Dr. Sansbury is at NCI as a Cancer Prevention Fellow, a program providing postdoctoral training opportunities in cancer prevention and control. Information on research training opportunities at NCI (intramural) and sponsored by NCI (extramural) is located at: http://www.cancer.gov/researchandfunding/training.
Sansbury LB, Millikan RC, Schroeder JC, Moorman PG, North KE, Sandler RS. Use of nonsteroidal antiinflammatory drugs and risk of colon cancer in a population-based, case-control study of African Americans and Whites. Am J Epidemiol. 2005 Sep 15;162(6):548-58.
NSAIDs May Protect Barrett's Esophagus Patients From Esophageal Cancer
Aspirin and other nonsteroidal antiinflammatory drugs (NSAIDs) may significantly reduce risk of esophageal cancer in people with Barrett's esophagus, a precancerous condition that affects 1 million to 2 million Americans, according to findings by Thomas Vaughan, M.D., M.P.H., of Fred Hutchinson Cancer Research Center, and colleagues. In the largest and longest observational study of its kind, the researchers examined the relationship between duration, frequency, and recency of NSAID use and risk of esophageal cancer. They found that people with Barrett's esophagus who regularly took NSAIDs had a substantially reduced risk of developing esophageal cancer and did not develop the cancer as soon as people who did not take them regularly. Current NSAIDs users had one-third the risk of developing esophageal cancer compared to those who had never used them. The protective effect of NSAID use disappeared rapidly after usage stopped, however. This prospective, longitudinal observational study involved a cohort of 350 people with Barrett's esophagus. The findings lend support to previous observational studies and animal studies that have shown that NSAIDs might protect against cancer in people with Barrett's esophagus. The research was supported in part by an EGRP grant to Brian Reid, M.D., Ph.D., of the same institution.
Vaughan TL, Dong LM, Blount PL, Ayub K, Odze RD, Sanchez CA, Rabinovitch PS, Reid BJ. Non-steroidal anti-inflammatory drugs and risk of neoplastic progression in Barrett's oesophagus: a prospective study. Lancet Oncol. 2005 Dec;6(12):945-52.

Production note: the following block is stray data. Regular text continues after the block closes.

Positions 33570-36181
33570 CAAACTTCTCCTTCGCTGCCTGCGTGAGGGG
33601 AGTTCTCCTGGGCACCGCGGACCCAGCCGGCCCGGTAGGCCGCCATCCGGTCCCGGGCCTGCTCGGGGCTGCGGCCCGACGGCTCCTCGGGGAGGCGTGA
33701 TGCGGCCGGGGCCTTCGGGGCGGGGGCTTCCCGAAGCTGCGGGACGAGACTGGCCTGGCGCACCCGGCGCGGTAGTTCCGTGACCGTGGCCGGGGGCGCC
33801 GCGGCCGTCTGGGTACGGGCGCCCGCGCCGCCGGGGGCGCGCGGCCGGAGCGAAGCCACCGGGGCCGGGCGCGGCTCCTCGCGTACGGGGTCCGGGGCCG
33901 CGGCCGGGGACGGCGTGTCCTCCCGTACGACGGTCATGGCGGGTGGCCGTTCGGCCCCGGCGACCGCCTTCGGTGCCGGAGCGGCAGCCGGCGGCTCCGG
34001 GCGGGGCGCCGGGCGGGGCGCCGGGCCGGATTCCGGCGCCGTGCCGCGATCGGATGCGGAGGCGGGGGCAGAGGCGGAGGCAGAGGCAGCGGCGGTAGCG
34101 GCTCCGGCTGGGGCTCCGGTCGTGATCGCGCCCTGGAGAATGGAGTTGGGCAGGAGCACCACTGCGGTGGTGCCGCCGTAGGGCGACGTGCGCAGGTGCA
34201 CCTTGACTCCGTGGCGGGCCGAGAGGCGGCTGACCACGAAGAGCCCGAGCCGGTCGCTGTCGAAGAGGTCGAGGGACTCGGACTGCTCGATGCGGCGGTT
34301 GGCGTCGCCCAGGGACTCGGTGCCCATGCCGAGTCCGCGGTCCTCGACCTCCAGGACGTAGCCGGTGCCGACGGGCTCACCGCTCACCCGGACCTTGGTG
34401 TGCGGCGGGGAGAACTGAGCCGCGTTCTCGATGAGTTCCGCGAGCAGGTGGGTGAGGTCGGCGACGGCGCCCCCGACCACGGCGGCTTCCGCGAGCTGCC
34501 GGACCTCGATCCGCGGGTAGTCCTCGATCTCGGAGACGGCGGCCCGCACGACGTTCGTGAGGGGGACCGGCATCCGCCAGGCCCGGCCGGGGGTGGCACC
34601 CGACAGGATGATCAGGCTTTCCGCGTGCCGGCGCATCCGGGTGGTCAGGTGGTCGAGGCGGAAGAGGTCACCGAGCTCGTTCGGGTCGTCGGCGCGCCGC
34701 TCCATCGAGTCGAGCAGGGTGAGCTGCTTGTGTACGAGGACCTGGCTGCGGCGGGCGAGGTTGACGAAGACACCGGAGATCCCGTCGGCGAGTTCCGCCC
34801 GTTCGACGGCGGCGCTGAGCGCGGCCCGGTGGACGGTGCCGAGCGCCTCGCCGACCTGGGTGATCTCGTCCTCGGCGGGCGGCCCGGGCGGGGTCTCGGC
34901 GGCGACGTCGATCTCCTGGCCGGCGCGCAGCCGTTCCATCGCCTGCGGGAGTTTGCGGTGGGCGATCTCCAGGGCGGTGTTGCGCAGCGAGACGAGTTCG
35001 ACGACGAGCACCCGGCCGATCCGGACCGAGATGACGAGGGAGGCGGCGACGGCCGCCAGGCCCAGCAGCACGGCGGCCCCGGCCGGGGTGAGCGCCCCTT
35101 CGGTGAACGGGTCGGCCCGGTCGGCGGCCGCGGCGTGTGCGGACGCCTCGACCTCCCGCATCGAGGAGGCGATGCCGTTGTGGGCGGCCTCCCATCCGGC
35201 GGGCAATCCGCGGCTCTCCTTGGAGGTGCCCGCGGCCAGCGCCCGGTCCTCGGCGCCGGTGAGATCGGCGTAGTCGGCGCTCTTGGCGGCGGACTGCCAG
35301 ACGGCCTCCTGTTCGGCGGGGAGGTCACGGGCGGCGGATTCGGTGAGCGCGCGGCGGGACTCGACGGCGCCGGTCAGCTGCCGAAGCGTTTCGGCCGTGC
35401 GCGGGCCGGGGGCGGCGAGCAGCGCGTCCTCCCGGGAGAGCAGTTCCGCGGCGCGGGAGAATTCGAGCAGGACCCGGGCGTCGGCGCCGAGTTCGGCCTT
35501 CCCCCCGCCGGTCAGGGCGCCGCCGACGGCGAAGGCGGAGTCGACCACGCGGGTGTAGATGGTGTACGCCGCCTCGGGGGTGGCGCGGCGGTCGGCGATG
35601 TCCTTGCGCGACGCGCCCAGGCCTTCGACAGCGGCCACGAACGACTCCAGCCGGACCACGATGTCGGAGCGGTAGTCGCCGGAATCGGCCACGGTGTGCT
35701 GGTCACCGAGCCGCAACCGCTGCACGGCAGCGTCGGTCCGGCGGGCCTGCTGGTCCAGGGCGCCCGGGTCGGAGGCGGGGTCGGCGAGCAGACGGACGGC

New Microarray Assay Used to Search for Markers of Cancer Susceptibility
In earlier research, Qingyi Wei, M.D., Ph.D., of The University of Texas M.D. Anderson Cancer Center, and colleagues showed that increased risk of squamous cell carcinomas of the head and neck (SCCHN) is associated with reduced DNA repair capacity and reduced levels of nucleotide excision repair (NER) mRNA in lymphocytes. In a pilot case-control study, he and his team investigated expression of six core NER proteins in relation to risk of SCCHN. They developed a reverse-protein microarray assay to measure NER protein expression in lymphocytes from 57 SCCHN patients and 63 controls. In a model that included all covariates and NER proteins, only low expression of the NER protein XPF remained a significant risk factor. They concluded that XPF may be a crucial rate-limiting factor in DNA repair and that the microarray assay may be a useful tool for measuring protein markers of susceptibility to cancer. The study was partly funded by an EGRP grant to Dr. Wei.
Wei Q, Wang LE, Sturgis EM, Mao L. Expression of nucleotide excision repair proteins in lymphocytes as a marker of susceptibility to squamous cell carcinomas of the head and neck. Cancer Epidemiol Biomarkers Prev. 2005 Aug;14(8):1961-6.
Vitamin D and Surgery Season Associated With Improved Survival in Early Lung Cancer
Vitamin D has anti-proliferative and anti-invasive properties in vitro and in animal studies and may induce apoptosis of cancer cells. In humans, dietary vitamin D intake, regional ultraviolet light B levels, and sunlight exposure all contribute to vitamin D levels. Wei Zhou, M.D., Ph.D., of Harvard School of Public Health, and colleagues examined the association of surgery season, as a marker for sunlight exposure, and vitamin D intake with recurrence-free and overall survival in 456 patients with early-stage non-small cell lung cancer. Patients undergoing surgery in the summer had a higher recurrence-free survival rate than patients undergoing surgery in the winter (Hazard Ratio (HR): 0.75). No association between vitamin D intake and survival was found. However, analysis of the joint effects of vitamin D and surgery season showed that patients with the highest vitamin D intake who had surgery in the summer had a 5-year recurrence-free survival rate of 56 percent, compared to 23 percent for patients with low intake who had surgery in the winter. These findings should be confirmed in a prospective study to assess the serum vitamin D levels at time of surgery, say the researchers; if confirmed, dietary vitamin D supplementation may be advisable for early-stage lung cancer patients, particularly during the winter and in groups that tend to be deficient in vitamin D. This research was supported in part by an EGRP grant to David Christiani, M.D., M.P.H., M.S., of the same institution.